A Retrospective Evaluation of Affirmative Action – Taking Stock After Twenty Years

Author ME Tenza

ISSN: 2411-7870
Affiliations: LLB LLM LLD (UNISA). Senior lecturer, School of Law, University of KwaZulu-Natal, Pietermaritzburg
Source: Fundamina, Volume 28 Issue 1, p. 104-139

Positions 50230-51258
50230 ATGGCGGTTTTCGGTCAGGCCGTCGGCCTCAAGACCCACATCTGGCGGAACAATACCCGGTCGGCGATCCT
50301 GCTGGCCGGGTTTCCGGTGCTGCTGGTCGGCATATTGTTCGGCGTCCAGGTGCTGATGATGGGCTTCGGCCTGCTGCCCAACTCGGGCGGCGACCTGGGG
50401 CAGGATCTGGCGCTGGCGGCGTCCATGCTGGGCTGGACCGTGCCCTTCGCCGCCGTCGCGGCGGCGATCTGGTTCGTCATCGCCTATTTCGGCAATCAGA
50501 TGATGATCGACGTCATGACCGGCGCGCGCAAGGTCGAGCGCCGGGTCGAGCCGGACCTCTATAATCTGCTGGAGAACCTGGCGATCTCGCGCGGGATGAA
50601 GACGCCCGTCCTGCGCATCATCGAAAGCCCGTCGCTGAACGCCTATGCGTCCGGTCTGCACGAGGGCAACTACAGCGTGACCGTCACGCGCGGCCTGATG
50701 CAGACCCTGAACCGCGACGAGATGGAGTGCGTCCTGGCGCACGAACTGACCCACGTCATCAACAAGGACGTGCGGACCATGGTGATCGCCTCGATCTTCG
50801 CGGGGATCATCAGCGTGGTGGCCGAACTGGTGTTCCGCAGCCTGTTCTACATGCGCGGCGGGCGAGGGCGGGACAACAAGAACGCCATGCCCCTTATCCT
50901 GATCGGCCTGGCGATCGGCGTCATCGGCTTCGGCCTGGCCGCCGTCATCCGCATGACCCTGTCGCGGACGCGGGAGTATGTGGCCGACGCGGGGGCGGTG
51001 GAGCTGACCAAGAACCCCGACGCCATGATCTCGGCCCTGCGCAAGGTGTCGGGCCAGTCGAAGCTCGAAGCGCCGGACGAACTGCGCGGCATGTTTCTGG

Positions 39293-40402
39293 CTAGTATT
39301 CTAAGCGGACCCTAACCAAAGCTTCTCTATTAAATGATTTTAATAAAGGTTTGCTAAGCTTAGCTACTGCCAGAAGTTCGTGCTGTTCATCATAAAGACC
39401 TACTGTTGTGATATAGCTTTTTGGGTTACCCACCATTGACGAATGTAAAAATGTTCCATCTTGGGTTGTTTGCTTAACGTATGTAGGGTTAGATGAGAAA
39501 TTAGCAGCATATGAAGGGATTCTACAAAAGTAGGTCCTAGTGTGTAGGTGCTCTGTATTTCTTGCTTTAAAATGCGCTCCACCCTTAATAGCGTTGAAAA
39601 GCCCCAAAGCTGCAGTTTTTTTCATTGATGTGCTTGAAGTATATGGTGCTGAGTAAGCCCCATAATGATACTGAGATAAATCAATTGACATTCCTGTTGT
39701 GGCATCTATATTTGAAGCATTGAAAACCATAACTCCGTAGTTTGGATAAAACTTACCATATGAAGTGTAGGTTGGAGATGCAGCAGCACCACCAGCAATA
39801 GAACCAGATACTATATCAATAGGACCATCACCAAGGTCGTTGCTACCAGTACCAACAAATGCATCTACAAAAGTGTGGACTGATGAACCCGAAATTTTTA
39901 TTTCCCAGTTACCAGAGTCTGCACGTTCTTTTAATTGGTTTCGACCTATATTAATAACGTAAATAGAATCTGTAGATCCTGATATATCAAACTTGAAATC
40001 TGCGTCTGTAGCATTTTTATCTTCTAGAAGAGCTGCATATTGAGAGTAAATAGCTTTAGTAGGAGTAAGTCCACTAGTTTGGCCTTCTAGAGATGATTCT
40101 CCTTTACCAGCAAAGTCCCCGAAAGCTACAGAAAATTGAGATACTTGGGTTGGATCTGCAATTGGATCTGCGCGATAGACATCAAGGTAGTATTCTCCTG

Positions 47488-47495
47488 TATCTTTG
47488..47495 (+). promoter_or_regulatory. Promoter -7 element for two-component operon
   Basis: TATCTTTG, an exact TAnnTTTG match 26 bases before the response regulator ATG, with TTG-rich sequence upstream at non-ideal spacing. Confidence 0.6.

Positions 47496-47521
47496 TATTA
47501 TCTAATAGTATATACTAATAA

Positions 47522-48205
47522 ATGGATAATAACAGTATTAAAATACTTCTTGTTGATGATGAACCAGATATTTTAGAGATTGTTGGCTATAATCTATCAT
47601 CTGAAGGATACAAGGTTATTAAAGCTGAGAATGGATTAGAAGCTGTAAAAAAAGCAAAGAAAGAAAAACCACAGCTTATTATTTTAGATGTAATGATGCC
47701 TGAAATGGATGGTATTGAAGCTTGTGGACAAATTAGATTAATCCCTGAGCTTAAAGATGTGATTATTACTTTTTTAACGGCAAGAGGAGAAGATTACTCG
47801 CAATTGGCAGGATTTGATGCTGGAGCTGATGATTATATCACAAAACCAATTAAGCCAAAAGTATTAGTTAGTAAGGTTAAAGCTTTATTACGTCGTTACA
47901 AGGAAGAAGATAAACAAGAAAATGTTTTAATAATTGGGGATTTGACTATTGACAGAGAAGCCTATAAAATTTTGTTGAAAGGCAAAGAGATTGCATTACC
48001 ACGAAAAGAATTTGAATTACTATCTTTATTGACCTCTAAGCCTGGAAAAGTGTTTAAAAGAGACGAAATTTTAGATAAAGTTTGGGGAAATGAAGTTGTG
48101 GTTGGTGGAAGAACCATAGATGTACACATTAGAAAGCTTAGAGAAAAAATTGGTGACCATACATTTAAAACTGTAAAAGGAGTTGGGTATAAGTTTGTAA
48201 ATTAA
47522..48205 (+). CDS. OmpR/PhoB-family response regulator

Affirmative action measures were included in the Employment Equity Act 55 of 1998 as a vehicle to drive the process of transformation in employment. South Africa has had affirmative action measures for more than twenty years, with the expectation that their implementation would bring equality in employment. The question that arises is whether designated and other employers are making progress in achieving the goals of the Employment Equity Act through the implementation of affirmative action measures in their workplaces. The Employment Equity Report of 2020–2021 states that there is an improvement in the employment of people from designated groups, despite some barriers. This shows that the country is slowly making progress towards achieving the goal of equality in employment. Despite the reports by the Commission for Employment Equity, this contribution argues that the implementation of affirmative action is very slow. Like other programmes designed to change the status quo, the implementation of affirmative action measures has not been without challenges. Factors, such as the unwillingness on the part of designated employers to implement affirmative action measures; lack of appropriate implementation plans in many workplaces; and fear or resistance to change by people occupying senior positions in employment, all contribute to the slow progress in implementing affirmative action measures. In addition, the contribution argues that the limited definition of designated groups is not in line with the Constitution and with international law obligations implied by the International Convention on the Elimination of All Forms of Racial Discrimination (ICERD). The contribution recommends that the Employment Equity Act be amended to comply with the Constitution and ICERD to accelerate the process of change in employment. As a step in the right direction, the Employment Equity Amendment Bill of 2020 empowers the minister to set numerical targets for certain sectors.